Experiencing Singapore (15): Automation in Action

I believe in automation. In fact, in my day job, I work on the increasing automation of society. If I have a son, I will do my best to prepare him for a similar career as I think this is one of the few fields with reasonable job security. On top, you’ll gain plenty of very solid transferable skills — I’m talking about mathematics, not “structured thinking” or whatever other bullshit your career counselor at university told you when you asked her what a degree in Sociology is good for. Thus, with a solid grounding in whatever field that is concerned with automation you want to get into — control theory, robotics, mechatronics, optimization, operations research, computer science, mechanical engineering etc. — you’ll come out with a solid skill set that opens up a fair number of career paths.

Of course, to use that kind of skill you need to live in a society that embraces automation. Singapore does. Nobody there is campaigning for raising the minimum wage of baristas to 25$/hour as those low-skilled jobs are seen for what they are: opportunities for high school kids to get a taste of working life and learning about discipline, but not full-time jobs for liberal arts graduates who can’t find proper work. Consequently, nobody sees an issue if a machine makes low-skilled service people superfluous.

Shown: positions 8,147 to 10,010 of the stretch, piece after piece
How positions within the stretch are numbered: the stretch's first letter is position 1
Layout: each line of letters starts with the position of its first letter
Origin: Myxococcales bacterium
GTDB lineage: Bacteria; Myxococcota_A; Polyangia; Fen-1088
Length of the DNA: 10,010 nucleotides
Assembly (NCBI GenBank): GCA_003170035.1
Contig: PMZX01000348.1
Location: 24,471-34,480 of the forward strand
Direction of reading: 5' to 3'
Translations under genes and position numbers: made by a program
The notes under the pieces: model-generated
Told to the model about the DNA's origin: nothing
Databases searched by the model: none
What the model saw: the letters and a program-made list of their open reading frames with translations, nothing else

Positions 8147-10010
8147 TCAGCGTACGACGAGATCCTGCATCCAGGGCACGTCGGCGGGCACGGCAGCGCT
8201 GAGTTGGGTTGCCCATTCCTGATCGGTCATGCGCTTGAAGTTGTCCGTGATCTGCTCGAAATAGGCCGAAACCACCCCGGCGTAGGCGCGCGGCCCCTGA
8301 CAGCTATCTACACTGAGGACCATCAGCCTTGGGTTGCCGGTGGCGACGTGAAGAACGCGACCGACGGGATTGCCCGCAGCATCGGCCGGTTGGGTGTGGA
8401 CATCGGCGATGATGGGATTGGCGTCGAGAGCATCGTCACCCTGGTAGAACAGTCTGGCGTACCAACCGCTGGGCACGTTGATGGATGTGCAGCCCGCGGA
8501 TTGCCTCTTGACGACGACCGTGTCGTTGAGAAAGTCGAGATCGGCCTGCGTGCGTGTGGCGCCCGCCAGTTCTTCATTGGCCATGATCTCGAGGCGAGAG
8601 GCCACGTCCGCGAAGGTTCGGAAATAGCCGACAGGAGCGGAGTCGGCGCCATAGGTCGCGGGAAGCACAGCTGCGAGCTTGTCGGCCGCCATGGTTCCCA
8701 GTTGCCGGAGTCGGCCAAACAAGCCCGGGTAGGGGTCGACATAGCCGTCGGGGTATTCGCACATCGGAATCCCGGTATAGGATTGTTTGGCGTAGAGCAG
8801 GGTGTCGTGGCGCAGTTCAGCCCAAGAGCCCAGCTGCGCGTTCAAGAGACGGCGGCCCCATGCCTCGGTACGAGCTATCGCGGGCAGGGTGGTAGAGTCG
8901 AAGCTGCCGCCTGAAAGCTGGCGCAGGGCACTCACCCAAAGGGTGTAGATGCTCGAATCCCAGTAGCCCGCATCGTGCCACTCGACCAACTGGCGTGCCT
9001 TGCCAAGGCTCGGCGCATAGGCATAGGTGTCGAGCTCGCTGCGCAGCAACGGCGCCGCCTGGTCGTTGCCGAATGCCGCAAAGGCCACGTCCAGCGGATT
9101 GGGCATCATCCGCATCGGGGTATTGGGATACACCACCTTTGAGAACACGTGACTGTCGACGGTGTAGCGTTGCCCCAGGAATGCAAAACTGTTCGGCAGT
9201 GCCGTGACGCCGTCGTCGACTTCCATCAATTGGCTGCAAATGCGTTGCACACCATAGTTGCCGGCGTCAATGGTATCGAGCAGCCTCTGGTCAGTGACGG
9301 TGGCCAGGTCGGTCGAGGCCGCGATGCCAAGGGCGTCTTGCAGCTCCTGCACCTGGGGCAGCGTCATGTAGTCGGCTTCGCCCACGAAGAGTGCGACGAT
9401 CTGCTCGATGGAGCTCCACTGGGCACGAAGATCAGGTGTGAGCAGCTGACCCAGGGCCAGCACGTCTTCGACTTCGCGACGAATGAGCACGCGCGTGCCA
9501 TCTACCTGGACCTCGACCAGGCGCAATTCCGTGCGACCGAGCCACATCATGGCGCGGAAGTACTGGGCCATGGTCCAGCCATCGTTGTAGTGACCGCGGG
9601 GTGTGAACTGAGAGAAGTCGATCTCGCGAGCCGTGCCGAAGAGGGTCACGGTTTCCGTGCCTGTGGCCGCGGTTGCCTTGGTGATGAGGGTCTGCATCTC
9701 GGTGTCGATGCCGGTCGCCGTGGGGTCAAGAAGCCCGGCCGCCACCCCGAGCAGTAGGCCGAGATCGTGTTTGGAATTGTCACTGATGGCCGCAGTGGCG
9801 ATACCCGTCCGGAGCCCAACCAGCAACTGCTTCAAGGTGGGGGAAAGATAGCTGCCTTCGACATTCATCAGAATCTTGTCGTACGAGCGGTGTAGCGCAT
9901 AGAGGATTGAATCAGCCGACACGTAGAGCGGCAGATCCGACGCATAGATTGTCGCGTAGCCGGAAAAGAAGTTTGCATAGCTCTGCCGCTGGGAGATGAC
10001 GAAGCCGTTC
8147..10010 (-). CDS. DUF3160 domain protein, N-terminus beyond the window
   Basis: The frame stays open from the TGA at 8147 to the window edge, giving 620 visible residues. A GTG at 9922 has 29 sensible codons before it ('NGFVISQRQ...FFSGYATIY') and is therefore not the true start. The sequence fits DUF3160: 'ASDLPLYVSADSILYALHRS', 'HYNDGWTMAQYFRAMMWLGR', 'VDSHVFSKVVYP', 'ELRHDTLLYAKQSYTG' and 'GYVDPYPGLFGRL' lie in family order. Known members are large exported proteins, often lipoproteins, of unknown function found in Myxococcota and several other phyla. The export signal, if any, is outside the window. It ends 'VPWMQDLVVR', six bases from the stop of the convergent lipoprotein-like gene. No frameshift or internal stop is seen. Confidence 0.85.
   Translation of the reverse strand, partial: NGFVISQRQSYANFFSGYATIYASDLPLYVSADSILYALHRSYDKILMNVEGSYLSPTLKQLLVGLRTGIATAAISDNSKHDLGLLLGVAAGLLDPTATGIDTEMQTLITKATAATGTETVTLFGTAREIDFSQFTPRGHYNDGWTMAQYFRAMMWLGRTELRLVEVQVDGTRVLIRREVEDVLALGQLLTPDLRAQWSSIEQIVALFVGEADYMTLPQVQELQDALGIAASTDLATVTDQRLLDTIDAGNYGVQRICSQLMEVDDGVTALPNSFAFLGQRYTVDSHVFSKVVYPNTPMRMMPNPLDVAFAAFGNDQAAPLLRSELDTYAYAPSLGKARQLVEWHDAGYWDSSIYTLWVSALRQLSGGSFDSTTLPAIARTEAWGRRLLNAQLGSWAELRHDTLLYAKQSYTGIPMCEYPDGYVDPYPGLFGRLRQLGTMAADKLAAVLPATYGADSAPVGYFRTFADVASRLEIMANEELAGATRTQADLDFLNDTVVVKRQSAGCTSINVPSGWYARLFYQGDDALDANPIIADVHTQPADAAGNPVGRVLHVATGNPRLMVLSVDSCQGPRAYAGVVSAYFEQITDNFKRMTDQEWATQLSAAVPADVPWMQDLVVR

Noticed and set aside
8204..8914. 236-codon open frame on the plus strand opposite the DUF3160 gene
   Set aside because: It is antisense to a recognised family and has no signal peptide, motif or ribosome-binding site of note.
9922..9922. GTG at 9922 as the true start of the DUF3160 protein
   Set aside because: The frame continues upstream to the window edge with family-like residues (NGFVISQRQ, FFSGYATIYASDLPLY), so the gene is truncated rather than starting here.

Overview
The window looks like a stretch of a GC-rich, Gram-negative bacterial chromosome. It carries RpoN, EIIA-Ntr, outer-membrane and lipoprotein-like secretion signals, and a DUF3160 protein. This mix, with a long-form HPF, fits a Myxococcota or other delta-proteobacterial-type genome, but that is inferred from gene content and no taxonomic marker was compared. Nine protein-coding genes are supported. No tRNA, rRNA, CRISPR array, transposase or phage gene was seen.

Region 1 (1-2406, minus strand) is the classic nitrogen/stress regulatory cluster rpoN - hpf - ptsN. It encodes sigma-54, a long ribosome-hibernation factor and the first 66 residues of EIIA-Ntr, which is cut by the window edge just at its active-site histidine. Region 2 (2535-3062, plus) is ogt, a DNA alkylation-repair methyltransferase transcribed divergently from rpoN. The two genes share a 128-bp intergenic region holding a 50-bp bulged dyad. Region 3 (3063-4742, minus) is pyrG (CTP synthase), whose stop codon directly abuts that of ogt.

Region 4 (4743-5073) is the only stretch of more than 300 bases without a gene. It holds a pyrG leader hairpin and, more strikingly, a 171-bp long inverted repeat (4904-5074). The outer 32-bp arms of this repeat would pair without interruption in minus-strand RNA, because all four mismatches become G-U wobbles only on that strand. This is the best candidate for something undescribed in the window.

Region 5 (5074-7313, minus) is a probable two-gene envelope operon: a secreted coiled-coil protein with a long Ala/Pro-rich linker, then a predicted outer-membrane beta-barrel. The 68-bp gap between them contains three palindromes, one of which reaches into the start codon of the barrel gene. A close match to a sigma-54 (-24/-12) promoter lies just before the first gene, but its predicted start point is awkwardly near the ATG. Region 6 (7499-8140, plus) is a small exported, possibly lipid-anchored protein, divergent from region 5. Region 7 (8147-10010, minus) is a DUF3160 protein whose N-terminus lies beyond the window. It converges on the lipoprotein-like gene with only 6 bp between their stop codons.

Here is a very common sight in Singapore, a self-ordering kiosk:

This is straight out of Bernie Sanders’ nightmares

The picture is probably a bit misleading as this is a “fully automated pilot store”. Yet, you’ll see the same terminals in many fast food joints. The picture below shows another sign of a highly intelligent society, namely using clear labeling to create a smooth process. Instead of a time-consuming exchange whether some beverage is yours or not, possibly with a lovely representative of an ethnic minority or a member of the local underclass who is not fluent in any language, the display tells you from which field you have to pick your drink up from. This picture was taken at the same place.

Low-tech paired with intelligence can also replace unskilled labor

The experience is simple and straightforward. Instead of interacting with some stoner or retard, you use the touchscreen to order and pay. In turn, you receive a ticket, which you subsequently exchange for whatever you ordered. It runs really smoothly, and people behave well, which means that there is no risk of putting up expensive terminals. In the West, you would have “youth gangs” who are pampered by the welfare state just vandalizing them. I would refer to them as Luddites if they either knew of the concept, its history, or implications. Instead, we’re talking about shitheads that just want to destroy things. In Berlin, for instance, you’ll consider yourself lucky if you come across a ticket vending machine that is working. Even finding an ATM that hasn’t been blasted open can prove challenging.